My take-away from the Debra’s PCC in Orlando – Part 2

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Day 2 at the PCC was the most intense one, 15 speakers in all! Here’s what the first 2 speakers of the day had to say:

What are the odds?

Dr Amy Paller conducted this talk about genetics and EB. This talk to me was old news, blah blah, ha ha. I am certain that new parents appreciated the info though. I only took photos of a couple of slides, but I found this graphic online which perfectly explains the genetics behind EB she explained.
Basically, depending on the form, EB can be inherited either recessively or dominantly.

Recessive forms of EB include any form of Junctional and Recessive Dystrophic.

Dominant forms of EB include all forms of Simplex, plus Dominant Dystrophic.

In Recessive Inheritance, both parents carry a normal gene (N), and a faulty, recessive, gene (n). The parents, although carriers, are unaffected by the faulty gene. Their offsprings are either affected (25% chance), not affected  (25% chance), or carriers (50% chance). Each new pregnancy is a roll of the dice.

In Dominant Inheritance, one parent has a single, faulty dominant gene (D), which overpowers its normal counterpart (d), affecting that parent. When the affected parent mates with an unaffected and non-carrier mate (dd), the offsprings are either affected (50% chance) or not affected (50% chance), but they are not carriers. Once again, each new pregnancy is a roll of the dice.

Of course, things are not always so simplistic. Dominant conditions can be ‘flukes’ at conception, also called new “spontaneous” mutations, meaning they are not inherited. The parents can have other children without risking giving their newborn EB again because the DNA mistake occurred sometime “after” the egg and sperm got together and not before.
On this slide, Dr. Paller was showing how a patient with Dominant Dystrophic EB had a child with a carrier of Recessive Dystrophic and their child was born with RDEB.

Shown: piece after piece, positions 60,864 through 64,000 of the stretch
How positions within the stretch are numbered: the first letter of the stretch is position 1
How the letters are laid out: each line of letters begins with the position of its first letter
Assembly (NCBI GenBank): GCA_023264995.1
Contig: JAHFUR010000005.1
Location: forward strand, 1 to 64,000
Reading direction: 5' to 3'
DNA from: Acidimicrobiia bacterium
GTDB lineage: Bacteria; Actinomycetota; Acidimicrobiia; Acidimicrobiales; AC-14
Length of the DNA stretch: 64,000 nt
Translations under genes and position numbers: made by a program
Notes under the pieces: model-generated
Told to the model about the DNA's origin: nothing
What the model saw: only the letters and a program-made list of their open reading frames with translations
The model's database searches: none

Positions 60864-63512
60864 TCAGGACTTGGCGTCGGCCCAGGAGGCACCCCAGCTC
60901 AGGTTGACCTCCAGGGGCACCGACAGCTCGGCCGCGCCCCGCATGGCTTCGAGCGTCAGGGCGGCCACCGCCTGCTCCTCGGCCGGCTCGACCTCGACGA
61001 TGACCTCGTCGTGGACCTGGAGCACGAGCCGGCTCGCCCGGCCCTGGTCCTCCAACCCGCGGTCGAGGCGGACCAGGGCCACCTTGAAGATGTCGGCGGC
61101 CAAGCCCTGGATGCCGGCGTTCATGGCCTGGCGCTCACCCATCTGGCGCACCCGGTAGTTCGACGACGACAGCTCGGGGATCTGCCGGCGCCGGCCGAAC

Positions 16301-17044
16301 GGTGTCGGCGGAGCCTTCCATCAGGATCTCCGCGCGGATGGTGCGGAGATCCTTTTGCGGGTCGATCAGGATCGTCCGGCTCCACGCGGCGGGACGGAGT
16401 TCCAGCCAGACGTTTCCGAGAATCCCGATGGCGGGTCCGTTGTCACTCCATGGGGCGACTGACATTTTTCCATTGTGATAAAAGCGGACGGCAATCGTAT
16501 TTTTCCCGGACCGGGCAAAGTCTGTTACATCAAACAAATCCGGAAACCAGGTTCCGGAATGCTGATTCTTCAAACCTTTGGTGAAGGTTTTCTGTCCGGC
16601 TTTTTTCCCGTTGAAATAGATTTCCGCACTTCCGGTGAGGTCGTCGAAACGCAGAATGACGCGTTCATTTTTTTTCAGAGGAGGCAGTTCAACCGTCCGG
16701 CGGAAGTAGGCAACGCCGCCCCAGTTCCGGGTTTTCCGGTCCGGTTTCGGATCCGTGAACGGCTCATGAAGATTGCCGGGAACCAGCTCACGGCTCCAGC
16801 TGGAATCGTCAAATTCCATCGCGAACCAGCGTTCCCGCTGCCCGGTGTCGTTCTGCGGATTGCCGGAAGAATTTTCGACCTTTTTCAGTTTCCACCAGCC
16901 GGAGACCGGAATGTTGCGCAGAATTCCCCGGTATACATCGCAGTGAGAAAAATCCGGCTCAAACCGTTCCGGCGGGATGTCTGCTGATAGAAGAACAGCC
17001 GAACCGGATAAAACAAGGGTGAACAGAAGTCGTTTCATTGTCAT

Confused yet?

Here is the video of this presentation, courtesy of Debra:

Here is the presentation about this subject from the 2010 Conference:

Update on Genetics and Stem Cell Therapies

I am a big fan of Angela Christiano, so I was eagerly awaiting her talk, which proved to be extremely interesting. Dr. Christiano talked about 3 specific things that pretty much blew me away. I hope I can explain them as clearly as I can in laymen’s terms!

1. Everyone knows of the risks of the Bone Marrow (Stem Cell) Transplants… but wouldn’t they be MUCH safer if the donor was the patient itself? What they are working on right now is harvest the patient’s own skin cells, modify them (correct the faulty gene-here’s the slide with how they do it… clear as mud, no?) and then grow the bone marrow of it to use for the transplant. While this patient might still need a low dose of chemotherapy before the transplant to allow for it to take, the amount of immune suppressant drugs needed would be GREATLY reduced. She stressed this is MANY years away, but oh, SO EXCITING!

2. They are working on a cream to use for Simplex patients… it’s called ‘RNA Interference Treatment‘. They are using the work done for another skin disorder effected by the Keratin called “Pachyonychia congenita“. In laymen’s terms, this cream would switch OFF the faulty gene. Debra UK is doing a project right now, details of that are HERE.

3. As if the above is not exciting enough, she also spoke about her Mosaic Study.  Evidently there are some EB patients that have ‘patches’ of skin that do not blister and have never blistered, and when biopsied they found that they do make the protein lacking elsewhere on their body. I found this article online from the Netherlands and they called it ‘Revertant Mosaicism‘. I am unclear how they could use this information to help EB patients. I am SURE Dr. Christiano said it, I just can’t remember. The article linked above talked about screening these regions for genetic reversion and revertant-cell therapy with the use of the patient’s own naturally corrected cells for autotransplantation. If anyone has anymore info, PLEASE leave a comment below!

One last thing that Dr. Christiano mentioned is to please contact her if you are or know an EB patient that has “normal” patches of skin for her study.

Here is the video of this presentation, courtesy of Debra:

GO TO PART 3 —>>>

Part 1 is HERE.

Update 8/7/2012

Emily Gorell from Stanford relayed to me that  if you have questions about revertant mosaicism, they are actually working on that also and she is happy to talk to people about it, along with their studies in gene transfer, and induced pluripotent stem cells. More info on their website: http://dermatology.stanford.edu/gsdc/eb_clinic/trials/index.html

Mom to 3 boys, 1 in heaven, 2 on earth. My first son Alex (whose demise is most likely EB related) was stillborn at full term. After a miscarriage, I had my second son Nicky, who has the Recessive Dystrophic form of Epidermolysis Bullosa. My youngest son, Connor, is 100% healthy, and I never, ever take it for granted. I am an author, photographer, graphic artist, webmaster, blogger and more.

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